Above all, this inclusion is borne out of genuine passion and the desire to not only remember Anne Lister, but also to do justice to her diaries. Despite multiple failures to receive funding, Wainwright persisted for twenty years to make sure this series aired on a huge platform (HBO & BBCOne), with a high production value to boot. Cast members also discuss Lister’s gender non-conformity and lesbianism with an admiration that one rarely sees in promotion material anymore. During discussions of sexuality, often the words universal love are used to describe specifically gay narratives, which is frankly, another way of denying our differences and avoiding the topic of gay sexuality altogether. While that might seem to encourage openness, it only amplifies how taboo our existence is. Love is hardly ever the same. It is made different by our experiences with other political systems of oppression.
To this end, it is thus genuinely surprising that Gentleman Jack’s cast has only ever referred to Lister as a lesbian, choosing to focus on her sexuality, and the difference that makes for a woman living in an era when the word lesbian did not even exist. I think it draws our attention to the heterogeneity of sexuality itself: We are not the same, and to water down our experiences merely is another insidious form of respectability politics.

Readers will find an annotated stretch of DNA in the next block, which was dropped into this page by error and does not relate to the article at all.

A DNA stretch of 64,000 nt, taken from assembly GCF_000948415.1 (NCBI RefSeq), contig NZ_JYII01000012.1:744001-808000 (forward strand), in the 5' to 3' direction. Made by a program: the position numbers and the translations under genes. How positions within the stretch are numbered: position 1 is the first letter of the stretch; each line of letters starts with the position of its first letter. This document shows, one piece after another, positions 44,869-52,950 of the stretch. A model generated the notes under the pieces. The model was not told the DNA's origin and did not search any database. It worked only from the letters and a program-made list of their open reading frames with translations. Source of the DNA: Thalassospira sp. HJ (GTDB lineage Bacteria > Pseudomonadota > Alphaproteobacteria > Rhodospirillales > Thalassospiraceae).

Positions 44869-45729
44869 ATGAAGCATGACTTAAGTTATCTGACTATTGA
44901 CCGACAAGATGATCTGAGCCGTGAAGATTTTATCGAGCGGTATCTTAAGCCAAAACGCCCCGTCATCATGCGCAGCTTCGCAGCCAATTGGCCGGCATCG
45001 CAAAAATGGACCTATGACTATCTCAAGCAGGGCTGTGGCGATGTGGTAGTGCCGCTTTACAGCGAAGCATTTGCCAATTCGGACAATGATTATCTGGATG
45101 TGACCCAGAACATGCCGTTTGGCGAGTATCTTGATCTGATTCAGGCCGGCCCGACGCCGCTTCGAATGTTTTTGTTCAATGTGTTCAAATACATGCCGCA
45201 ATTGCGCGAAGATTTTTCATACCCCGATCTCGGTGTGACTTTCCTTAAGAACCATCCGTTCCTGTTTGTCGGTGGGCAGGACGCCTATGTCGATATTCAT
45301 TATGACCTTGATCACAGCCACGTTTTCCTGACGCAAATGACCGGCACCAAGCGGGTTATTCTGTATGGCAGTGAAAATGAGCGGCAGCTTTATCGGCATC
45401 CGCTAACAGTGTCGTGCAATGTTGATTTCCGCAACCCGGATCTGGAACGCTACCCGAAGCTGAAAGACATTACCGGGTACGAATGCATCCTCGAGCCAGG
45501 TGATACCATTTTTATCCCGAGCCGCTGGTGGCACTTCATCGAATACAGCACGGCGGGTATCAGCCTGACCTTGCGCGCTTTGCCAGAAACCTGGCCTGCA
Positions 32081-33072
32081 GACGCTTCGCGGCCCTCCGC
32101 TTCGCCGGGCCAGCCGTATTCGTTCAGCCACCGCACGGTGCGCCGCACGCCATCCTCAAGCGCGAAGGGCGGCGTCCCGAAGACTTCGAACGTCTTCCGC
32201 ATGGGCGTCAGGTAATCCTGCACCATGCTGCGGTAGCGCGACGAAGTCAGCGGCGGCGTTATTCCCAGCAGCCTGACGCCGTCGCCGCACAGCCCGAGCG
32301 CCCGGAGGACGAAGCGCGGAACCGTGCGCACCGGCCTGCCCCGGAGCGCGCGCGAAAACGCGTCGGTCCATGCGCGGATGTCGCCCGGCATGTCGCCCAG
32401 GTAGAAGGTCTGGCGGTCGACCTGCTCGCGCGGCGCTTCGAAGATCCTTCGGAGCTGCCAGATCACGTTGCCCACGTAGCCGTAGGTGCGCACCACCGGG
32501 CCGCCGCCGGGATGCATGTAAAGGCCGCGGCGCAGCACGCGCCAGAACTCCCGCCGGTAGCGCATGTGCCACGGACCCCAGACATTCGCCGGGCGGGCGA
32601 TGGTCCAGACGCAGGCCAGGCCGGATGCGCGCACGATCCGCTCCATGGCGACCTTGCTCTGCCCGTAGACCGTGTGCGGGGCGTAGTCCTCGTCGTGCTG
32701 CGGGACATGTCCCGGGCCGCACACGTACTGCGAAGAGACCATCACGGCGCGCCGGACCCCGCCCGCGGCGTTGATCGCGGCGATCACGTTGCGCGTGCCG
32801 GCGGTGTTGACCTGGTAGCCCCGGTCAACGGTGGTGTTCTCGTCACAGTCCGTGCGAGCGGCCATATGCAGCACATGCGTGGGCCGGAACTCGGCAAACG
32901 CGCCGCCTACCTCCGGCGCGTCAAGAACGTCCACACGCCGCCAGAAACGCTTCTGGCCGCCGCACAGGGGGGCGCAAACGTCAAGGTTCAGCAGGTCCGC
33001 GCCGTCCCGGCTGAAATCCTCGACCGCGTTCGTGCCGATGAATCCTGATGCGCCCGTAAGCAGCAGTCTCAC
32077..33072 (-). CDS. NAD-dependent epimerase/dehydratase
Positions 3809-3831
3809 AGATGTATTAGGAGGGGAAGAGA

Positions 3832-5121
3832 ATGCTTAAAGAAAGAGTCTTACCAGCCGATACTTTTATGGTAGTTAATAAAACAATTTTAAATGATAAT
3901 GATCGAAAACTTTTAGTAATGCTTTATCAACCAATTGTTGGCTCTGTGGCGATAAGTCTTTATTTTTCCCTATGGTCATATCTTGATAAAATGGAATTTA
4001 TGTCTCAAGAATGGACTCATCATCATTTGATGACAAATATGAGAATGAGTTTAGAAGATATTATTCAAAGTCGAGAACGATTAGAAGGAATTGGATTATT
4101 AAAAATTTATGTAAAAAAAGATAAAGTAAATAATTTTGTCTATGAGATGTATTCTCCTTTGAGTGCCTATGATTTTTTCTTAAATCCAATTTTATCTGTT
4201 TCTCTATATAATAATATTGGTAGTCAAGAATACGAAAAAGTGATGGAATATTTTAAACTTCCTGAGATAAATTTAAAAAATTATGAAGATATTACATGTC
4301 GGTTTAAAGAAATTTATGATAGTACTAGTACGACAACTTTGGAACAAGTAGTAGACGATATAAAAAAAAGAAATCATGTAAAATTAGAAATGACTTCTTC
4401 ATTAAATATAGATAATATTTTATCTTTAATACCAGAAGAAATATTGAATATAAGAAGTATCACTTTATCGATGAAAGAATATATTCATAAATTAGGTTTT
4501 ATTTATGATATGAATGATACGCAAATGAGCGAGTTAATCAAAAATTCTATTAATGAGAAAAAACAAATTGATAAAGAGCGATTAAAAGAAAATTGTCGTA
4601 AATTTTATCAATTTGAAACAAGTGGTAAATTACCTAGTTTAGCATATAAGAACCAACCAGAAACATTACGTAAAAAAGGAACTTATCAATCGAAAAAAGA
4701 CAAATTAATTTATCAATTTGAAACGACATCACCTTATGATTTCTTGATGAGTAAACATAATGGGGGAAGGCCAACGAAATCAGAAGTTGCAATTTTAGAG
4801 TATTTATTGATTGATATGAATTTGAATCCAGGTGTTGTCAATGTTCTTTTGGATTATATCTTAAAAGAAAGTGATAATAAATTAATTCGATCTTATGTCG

As lesbian academic Joan Nestle articulates in A Restricted Country, “being a sexual people is our gift to the world” (xvii). Indeed, the world would be a barren place if not for sexual desire. Yet, for some, sexual desire condemns us a life of willed secrecy. As such, hearing Anne Lister firmly tell her audience: “Whenever I see the girl, she always manages to unhinge me” is a life-saving act of affirmation. It brings out lesbian sexual desire. It brings out our capacity for love, bravery, feeling, and celebrates it in front of millions. For people who have to love in the trenches, to see your desire fleshed out on the screen is a reminder of the possibility of existence. We need that possibility.
Lister is not afraid to desire women in front of us, and neither is she afraid of telling us that she is heartbroken, angry, and jealous all because of sexual desire. Sexual desire, as Nestle has said, is a gift. And for the longest time, up to this present, it remains invested with cruelty, fear and shame. Gentleman Jack, through its celebration of lesbian sexual desire, brings our existence back into view, and tells us that desire is everything that makes us human.